Updated: Aug 26
If you’re an avid hiker, or National Park enthusiast from the United States, you are probably familiar with the Angel’s Landing hike. Angel’s Landing is one of, if not the most popular hike in Zion National Park in Utah. This 5.4-mile hike requires stamina, minimal fear of heights, and determination. If you have heard of Angel’s Landing, I’m sure you’re familiar that it is considered one of the most dangerous hikes in the National Park System, but as long as you are patient, and mindful of your actions and those around you, the hike will be fine!
This is a hike that has been on my hiking bucket list for a while now, and after accomplishing it recently, I can definitely say it is one of the most difficult hikes I’ve ever done so far. Despite the challenge, I absolutely recommend this hike, as the experience was thrilling, and the 365-degree views were astonishing. In this post, I’m going to walk you through my experience hiking Angel’s Landing to hopefully encourage, and or prepare you to do it yourself!
To Get to Angel’s Landing:
To access Angel’s Landing you need to take the Zion shuttle system. We got to Zion mid day during a week day, and unfortunately, the park was already full. We had to park about 1.5 miles outside of the park, and take the Springdale Shuttle to the visitor’s center. From the visitor’s center, we crossed over the bridge to the Zion shuttle, and took the shuttle to stop number 6. Once you reach the destination, get off the shuttle, and cross the street to the West Rim Trail, where you will be faced with a series of switchbacks pretty much off the bat.
Once at the Trailhead:
Angel’s Landing is a strenuous 5.4-mile out and back trail. The first 2-miles or so of the trail take you on a series of steep switchbacks, which in my opinion were the hardest part of the hike due to the quick and steep elevation increase. Most of these switchbacks are directly in the sun, but towards the end they start to become shaded, which certainly made the experience easier. After conquering the long, steep sets of switchbacks, we came out to a pretty open area that had two different paths- Angel’s Landing to the right or continue onto the West Rim Trail to the left, as well as a bathroom. This is when it gets interesting –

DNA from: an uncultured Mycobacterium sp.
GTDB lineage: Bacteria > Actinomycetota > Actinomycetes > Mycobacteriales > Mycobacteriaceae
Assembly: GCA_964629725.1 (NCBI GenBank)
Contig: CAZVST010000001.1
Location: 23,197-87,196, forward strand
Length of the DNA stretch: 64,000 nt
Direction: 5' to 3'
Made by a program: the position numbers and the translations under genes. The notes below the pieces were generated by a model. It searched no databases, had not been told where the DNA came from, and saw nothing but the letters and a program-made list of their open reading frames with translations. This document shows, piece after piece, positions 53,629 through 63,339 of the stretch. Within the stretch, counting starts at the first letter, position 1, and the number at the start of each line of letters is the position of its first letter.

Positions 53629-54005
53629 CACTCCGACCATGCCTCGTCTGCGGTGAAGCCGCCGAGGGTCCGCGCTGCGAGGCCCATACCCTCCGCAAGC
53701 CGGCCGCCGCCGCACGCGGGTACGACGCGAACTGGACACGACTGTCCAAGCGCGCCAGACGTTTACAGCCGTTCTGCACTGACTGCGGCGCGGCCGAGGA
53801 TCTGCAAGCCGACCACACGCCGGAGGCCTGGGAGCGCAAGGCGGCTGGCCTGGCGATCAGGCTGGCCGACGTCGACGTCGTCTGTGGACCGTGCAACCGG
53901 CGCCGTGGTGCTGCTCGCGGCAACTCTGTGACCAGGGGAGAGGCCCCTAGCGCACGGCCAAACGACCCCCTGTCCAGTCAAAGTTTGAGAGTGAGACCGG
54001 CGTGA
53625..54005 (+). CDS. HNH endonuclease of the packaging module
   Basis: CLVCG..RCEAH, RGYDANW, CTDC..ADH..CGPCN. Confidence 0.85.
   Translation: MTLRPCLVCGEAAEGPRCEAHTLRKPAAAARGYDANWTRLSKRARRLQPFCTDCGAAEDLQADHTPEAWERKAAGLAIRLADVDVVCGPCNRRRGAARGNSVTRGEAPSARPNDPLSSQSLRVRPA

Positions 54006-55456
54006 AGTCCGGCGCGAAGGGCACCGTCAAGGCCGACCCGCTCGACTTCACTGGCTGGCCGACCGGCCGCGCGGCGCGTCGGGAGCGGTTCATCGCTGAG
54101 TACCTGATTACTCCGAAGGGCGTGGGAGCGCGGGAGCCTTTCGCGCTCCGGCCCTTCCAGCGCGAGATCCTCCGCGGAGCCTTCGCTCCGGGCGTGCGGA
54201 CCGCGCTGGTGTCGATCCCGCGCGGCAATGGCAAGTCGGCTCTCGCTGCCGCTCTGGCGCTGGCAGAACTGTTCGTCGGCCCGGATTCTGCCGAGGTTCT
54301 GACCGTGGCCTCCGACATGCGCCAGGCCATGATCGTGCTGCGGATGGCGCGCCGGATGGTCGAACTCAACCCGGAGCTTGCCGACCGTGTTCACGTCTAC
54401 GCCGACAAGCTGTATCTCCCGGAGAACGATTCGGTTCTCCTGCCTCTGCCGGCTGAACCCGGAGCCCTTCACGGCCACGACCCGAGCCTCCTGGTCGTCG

The next mile or so are definitely not for someone with a fear of heights, and from what I’ve read or heard other people’s experiences this is the part that most people stop and turn around at. Although the views from this point were stunning, we were determined to keep going. The next mile is quite literally a single person pathway of rocks with steep drop-offs on either side. Scary right? To try and explain what the trail truly looked like, even through pictures is very difficult to do, but I am going to do my best! There are chains mounted into the ground that you can to hold onto for balance purposes, and at points use to hoist yourself up to climb up the rocks. Since Angel’s Landing does get so crowded, it is best to go early in the morning to avoid the crowds. However, if you go midday like we did, you just have to wait sometimes for the people coming down to pass before heading up. (Starting in April 2022, Angel's Landing will start requiring a permit to hike it, however, I am not sure what the permit process is.) We didn’t mind this as it gave us chances to rest, and chat with the people behind us. The chains weren’t too bad for the first couple hundred feet, until we reached another little platform area and looked ahead and saw this